<
 
 
 
 
×
>
hide You are viewing an archived web page, collected at the request of University of Alberta using Archive-It. This page was captured on 16:21:52 Dec 08, 2010, and is part of the HCF Alberta Online Encyclopedia collection. The information on this web page may be out of date. See All versions of this archived page. Loading media information
Heritage Community Foundation Presents
Alberta Online Encyclopedia
Table Anchor Table Anchor Table Anchor
Volunteerism in Alberta: 100 years of Celebrating Community
History Organisations People Issues and Challenges Directories History, Organizations, People, Issues & Challenges and Directories
Heritage Community Foundation Wild Rose Foundation Albertasource.ca Heritage Community Foundation, Wild Rose Foundation and Albertasource.ca
Home     |    Information    |     Contact Us     |     Partners     |     Sitemap     |     Search Spacer
Spacer
 
Senior Volunteerism
Divider
Quicklinks

Trends

Youth Volunteerism

Senior Volunteerism

Intergenerational
Volunteers

Insurance and Risk Management

Cultural Diversity

Quicklinks

Head to headJustifiably, some seniors are no longer in the position to volunteer or to donate to voluntary organizations, as indicated by the 2000 National Survey of Giving, Volunteering and Participating (NSGVP).



Giving and Volunteering in Seniors (PDF)


In order for volunteer and non-profit organizations to use their resources effectively and efficiently, it is important for them to understand the tendencies of their potential donors and volunteers. For example, this type of information might allow a non-profit organization to identify particular groups that are more likely to be donors, or to target under-represented demographics with new and innovative campaigns. The Giving and Volunteering of Seniors is a report assembled by the Canadian Centre for Philanthropy. As the title suggests, the report outlines the donation and volunteer habits of Canadians aged 65 and older. The information was gathered during the 1997 and 2000 National Surveys for Giving, Volunteering and Participating. To read the full report, please follow the link.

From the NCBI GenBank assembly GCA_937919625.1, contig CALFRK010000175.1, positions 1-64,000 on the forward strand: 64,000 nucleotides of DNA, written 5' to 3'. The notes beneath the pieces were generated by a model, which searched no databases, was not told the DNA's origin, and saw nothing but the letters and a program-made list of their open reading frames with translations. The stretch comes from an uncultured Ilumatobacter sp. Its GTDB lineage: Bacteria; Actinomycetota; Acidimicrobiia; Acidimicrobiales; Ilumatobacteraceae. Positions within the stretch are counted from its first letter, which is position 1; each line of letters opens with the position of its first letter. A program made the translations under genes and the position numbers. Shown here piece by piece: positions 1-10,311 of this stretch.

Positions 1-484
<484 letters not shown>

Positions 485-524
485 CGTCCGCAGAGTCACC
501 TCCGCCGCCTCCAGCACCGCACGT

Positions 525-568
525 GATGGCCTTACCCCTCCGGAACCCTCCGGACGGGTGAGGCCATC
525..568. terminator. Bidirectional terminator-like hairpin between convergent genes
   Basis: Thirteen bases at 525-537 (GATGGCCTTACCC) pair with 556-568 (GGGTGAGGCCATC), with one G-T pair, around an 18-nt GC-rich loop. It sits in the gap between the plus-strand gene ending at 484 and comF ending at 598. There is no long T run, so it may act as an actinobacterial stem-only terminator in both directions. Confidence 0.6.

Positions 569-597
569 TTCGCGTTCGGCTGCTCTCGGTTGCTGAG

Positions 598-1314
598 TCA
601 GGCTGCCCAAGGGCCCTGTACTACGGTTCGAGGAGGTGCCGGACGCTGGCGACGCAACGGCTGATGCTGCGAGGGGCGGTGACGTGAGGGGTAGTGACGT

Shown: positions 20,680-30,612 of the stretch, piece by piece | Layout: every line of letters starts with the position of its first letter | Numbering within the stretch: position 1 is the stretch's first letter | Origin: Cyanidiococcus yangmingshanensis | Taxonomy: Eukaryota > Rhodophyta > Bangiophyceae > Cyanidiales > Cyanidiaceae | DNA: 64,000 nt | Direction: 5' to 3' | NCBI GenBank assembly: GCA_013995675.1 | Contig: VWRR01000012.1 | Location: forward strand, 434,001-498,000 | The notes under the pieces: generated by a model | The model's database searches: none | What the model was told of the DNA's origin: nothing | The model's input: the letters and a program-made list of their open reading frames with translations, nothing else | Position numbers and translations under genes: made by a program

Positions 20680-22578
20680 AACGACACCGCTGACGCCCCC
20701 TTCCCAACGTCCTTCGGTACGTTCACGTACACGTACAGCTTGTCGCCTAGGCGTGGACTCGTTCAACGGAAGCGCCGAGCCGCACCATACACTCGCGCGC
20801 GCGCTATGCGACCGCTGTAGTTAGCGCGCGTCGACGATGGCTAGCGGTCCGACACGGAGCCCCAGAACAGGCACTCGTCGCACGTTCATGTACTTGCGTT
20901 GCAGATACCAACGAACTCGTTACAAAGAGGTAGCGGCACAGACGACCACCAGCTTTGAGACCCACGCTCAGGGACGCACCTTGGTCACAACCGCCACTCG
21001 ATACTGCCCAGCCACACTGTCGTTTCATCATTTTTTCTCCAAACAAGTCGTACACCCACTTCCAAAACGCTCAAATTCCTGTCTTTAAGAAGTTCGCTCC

Although the survey indicates that senior volunteerism has dropped, the seniors who frequent the hundreds of senior centres throughout Alberta seem to belie this finding. One just has to read Calendar of Events advertised by senior centres, (often organized by senior volunteers) to understand that many of Alberta’s seniors are active people who travel; attend art galleries, concerts, and festivals; take and give courses and help fund raise and volunteer in events such as Alberta’s Birkenbeiner. Seniors also ski this longest cross-country race in North America, with the most difficult category involving skiing 55-km with a 12 pound pack.

Alberta organizations such as Seniors United Now (SUN) have very active senior volunteers. SUN’s mission is to unite every senior in Alberta under one umbrella organization so that the Seniors of Alberta may speak with one voice on the issues that matter to them. Senior volunteers can also be found in a number of non-profit organizations that do not necessarily focus on senior's issues. The 2000 NSGVP found that seniors tend to favour arts and culture, social services, and religious organizations when donating their time and talents.

In addition to active volunteering, seniors have made their mark with charitable donations. According to the NSGVP , seniors across Canada donated a total of $854 million to charitable organizations - specifically religious, health and social services organizations. This accounted for 17% of the total donations made in Canada that year.

 

 

        Copyright © 2004 Heritage Community Foundation All Rights Reserved
Volunteerism in Alberta: 100 years of Celebrating Community
Spacer

Albertasource.ca | Contact Us | Partnerships
            For more on volunteerism in alberta, visit Peel’s Prairie Provinces.
Copyright © Heritage Community Foundation All Rights Reserved